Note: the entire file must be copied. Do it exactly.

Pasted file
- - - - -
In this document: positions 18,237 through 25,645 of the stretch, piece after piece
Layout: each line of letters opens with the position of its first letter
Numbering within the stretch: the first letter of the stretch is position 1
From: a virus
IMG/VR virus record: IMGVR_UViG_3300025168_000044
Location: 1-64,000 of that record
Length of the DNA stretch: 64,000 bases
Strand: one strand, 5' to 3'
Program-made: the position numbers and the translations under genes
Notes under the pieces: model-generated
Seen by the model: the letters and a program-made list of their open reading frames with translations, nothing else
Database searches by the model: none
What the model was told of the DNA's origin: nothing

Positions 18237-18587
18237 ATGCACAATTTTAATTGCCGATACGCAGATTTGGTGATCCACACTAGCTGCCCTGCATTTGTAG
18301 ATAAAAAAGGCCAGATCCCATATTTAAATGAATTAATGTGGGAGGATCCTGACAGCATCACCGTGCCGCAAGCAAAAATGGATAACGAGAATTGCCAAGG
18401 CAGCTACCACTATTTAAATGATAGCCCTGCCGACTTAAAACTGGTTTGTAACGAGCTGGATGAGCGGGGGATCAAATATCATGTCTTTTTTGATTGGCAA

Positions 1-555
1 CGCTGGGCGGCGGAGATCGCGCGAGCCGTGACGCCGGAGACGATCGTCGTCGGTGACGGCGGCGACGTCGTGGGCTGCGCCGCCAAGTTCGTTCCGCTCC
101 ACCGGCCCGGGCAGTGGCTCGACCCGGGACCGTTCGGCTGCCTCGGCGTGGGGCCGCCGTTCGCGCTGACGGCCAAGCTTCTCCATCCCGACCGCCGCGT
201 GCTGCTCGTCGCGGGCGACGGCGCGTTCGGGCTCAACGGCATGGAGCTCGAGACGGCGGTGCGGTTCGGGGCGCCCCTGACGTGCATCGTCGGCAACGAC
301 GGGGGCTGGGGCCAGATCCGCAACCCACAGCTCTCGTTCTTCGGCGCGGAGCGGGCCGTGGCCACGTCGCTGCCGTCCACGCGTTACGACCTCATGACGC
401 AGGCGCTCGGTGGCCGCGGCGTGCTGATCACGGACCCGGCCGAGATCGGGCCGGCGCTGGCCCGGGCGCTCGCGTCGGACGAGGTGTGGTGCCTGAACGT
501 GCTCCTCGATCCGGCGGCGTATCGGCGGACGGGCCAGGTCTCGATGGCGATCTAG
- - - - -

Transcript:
In this document: positions 18,237 through 25,645 of the stretch, piece after piece
Layout: each line of letters opens with the position of its first letter
Numbering within the stretch: the first letter of the stretch is position 1
From: a virus
IMG/VR virus record: IMGVR_UViG_3300025168_000044
Location: 1-64,000 of that record
Length of the DNA stretch: 64,000 bases
Strand: one strand, 5' to 3'
Program-made: the position numbers and the translations under genes
Notes under the pieces: model-generated
Seen by the model: the letters and a program-made list of their open reading frames with translations, nothing else
Database searches by the model: none
What the model was told of the DNA's origin: nothing

Positions 18237-18587
18237 ATGCACAATTTTAATTGCCGATACGCAGATTTGGTGATCCACACTAGCTGCCCTGCATTTGTAG
18301 ATAAAAAAGGCCAGATCCCATATTTAAATGAATTAATGTGGGAGGATCCTGACAGCATCACCGTGCCGCAAGCAAAAATGGATAACGAGAATTGCCAAGG
18401 CAGCTACCACTATTTAAATGATAGCCCTGCCGACTTAAAACTGGTTTGTAACGAGCTGGATGAGCGGGGGATCAAATATCATGTCTTTTTTGATTGGCAA

Positions 1-555
1 CGCTGGGCGGCGGAGATCGCGCGAGCCGTGACGCCGGAGACGATCGTCGTCGGTGACGGCGGCGACGTCGTGGGCTGCGCCGCCAAGTTCGTTCCGCTCC
101 ACCGGCCCGGGCAGTGGCTCGACCCGGGACCGTTCGGCTGCCTCGGCGTGGGGCCGCCGTTCGCGCTGACGGCCAAGCTTCTCCATCCCGACCGCCGCGT
201 GCTGCTCGTCGCGGGCGACGGCGCGTTCGGGCTCAACGGCATGGAGCTCGAGACGGCGGTGCGGTTCGGGGCGCCCCTGACGTGCATCGTCGGCAACGAC
301 GGGGGCTGGGGCCAGATCCGCAACCCACAGCTCTCGTTCTTCGGCGCGGAGCGGGCCGTGGCCACGTCGCTGCCGTCCACGCGTTACGACCTCATGACGC
401 AGGCGCTCGGTGGCCGCGGCGTGCTGATCACGGACCCGGCCGAGATCGGGCCGGCGCTGGCCCGGGCGCTCGCGTCGGACGAGGTGTGGTGCCTGAACGT
501 GCTCCTCGATCCGGCGGCGTATCGGCGGACGGGCCAGGTCTCGATGGCGATCTAG